I wonder if you could maybe talk about 360 surveys for just a minute. Do you find them useful in your practice? What are some of the advantages or what are some of the limitations that you find as you work with 360 surveys?
Erin Urban (16:48):
Yeah, so I do find them extraordinarily useful and just depending on the client and the company that may be, you know, an anonymous 360, like the ones you provide, or it might, may actually be an in-person interview, but feedback is extremely important. And getting that full spectrum feedback is also absolutely critical. Where people tend to get off the bus a little bit on it is they don't necessarily A) either have the training or B) have the finesse or C) can just take a step out of not having an agenda with the feedback. Any of those, if any of those are involved, then it becomes a unwelcome and probably ineffective process in general. So feedback is, can be tremendously helpful. It is not helpful to be used as a labeling system or put people down, that's not what its purpose is.
Erin Urban (17:43):
And it has to be very, very anonymous. Particularly if you are interviewing or giving feedback on someone who is a superior to you. It has to be anonymous. And that's another thing that sometimes derails well-meaning 360 degree reviews if there's not that sense of safety within the organization. If people think, oh, well this says it's anonymous but it's really not. That's the one reason why I would advocate for a third party managed system because when, I know when I do these, I do not allow the client to have any sort of insight into who did what or what said what. And by third party managed systems like LearningBridge provides typically, if I understand it correctly, you can't even get access to that information anyway.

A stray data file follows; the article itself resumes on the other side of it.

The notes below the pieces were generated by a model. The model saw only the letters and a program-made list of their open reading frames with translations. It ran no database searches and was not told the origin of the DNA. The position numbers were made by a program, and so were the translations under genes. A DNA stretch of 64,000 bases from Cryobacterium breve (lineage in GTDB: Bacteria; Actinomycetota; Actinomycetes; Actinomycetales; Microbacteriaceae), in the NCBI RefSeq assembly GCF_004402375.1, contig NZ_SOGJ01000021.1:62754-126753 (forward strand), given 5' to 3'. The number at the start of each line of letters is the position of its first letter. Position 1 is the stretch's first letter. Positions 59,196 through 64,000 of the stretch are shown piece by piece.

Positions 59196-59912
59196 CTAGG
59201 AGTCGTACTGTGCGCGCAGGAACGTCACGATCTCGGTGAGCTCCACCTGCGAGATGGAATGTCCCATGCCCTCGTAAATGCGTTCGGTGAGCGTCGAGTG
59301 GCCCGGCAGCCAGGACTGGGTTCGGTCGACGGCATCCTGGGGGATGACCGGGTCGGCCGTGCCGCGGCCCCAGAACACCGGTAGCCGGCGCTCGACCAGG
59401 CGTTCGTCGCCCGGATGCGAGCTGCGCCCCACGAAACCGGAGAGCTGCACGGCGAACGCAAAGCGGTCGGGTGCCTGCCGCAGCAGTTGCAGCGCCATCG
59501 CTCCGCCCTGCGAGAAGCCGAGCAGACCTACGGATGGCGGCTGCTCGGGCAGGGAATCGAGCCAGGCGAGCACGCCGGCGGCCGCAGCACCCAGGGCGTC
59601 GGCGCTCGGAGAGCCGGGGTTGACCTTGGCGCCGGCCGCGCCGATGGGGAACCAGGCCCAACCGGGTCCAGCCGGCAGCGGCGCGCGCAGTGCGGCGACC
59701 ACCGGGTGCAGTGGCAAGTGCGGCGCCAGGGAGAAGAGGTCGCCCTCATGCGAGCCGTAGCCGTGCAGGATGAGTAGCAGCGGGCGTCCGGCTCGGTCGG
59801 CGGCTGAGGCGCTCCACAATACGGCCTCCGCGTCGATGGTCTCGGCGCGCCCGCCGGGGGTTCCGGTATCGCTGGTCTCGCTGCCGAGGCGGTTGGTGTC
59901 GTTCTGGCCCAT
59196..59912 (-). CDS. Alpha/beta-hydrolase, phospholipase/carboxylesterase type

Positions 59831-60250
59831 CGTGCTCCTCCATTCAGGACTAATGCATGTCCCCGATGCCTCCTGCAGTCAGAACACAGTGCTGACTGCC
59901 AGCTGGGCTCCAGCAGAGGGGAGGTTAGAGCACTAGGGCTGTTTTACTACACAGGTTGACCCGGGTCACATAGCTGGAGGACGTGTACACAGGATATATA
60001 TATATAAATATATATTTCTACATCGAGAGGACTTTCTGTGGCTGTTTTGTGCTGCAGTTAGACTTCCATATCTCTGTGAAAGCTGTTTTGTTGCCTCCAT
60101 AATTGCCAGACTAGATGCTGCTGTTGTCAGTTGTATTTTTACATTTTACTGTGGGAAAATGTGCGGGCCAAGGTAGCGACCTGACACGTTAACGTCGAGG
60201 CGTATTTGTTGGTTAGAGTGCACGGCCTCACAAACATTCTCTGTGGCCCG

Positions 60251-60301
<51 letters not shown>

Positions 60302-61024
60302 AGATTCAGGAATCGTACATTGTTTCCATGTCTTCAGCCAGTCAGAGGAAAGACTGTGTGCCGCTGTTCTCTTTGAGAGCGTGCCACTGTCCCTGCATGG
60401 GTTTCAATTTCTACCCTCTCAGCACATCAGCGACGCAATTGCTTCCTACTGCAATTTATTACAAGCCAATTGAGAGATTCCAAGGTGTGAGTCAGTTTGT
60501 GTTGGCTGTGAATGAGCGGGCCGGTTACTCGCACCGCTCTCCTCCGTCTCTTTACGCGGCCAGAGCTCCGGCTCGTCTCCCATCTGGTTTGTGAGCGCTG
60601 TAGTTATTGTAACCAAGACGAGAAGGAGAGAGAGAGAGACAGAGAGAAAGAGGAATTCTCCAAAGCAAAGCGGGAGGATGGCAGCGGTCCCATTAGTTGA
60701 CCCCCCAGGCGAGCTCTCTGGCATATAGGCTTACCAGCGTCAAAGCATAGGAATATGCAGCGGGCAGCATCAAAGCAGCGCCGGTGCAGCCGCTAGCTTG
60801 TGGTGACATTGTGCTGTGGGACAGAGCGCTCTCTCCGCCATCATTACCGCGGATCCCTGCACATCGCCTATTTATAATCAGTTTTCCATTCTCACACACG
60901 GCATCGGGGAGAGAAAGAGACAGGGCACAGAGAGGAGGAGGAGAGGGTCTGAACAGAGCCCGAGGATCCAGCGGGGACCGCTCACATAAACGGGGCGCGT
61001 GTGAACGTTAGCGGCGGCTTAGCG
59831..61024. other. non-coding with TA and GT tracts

Troy Blaser (18:31):
Erin Urban (18:31):
So it makes the process much more effective and fair.
Troy Blaser (18:37):
I really liked your point about kind of the importance of using it for professional development without any kind of tied to a performance review or labeling or classifying or sorting. You know, the point is we want to gather this feedback for you as a professional to improve, to develop, to allow you to get where you're trying to get to in your career. Right. Kind of like you were able to do in the story that you shared with us. So I appreciate that, it's useful to kind of get your perspective on how, those 360s can be useful. I wonder, you know, you shared with us a marvelous story about a way that feedback impacted your own career, your own life. You do spend time as a coach. Is there a story that you could share about a time you've seen feedback affect someone else's career or their life been a point of inflection for them?
Erin Urban (19:30):
Sure, sure. I have a positive and a not so positive story, so, yes. I do coaching and consulting or what I call coach-sulting, with an organization then for individuals and teams and focus on helping them, you know, find and exemplify or live their zone of genius. And a part of that process is really understanding self and self-awareness is absolutely critical for anybody to develop themselves, whether it be in leadership or otherwise, you cannot grow something you don't know. So feedback is where it all starts. well, with one of my clients, when he first came to me, he was a very repressed individual. In fact, he was extremely repressed. He didn't know where he was, he was totally lost. And it was because he had received feedback that he was way too aggressive and way, and he was, to be fair, it was, it was true feedback, but it was unmanaged feedback.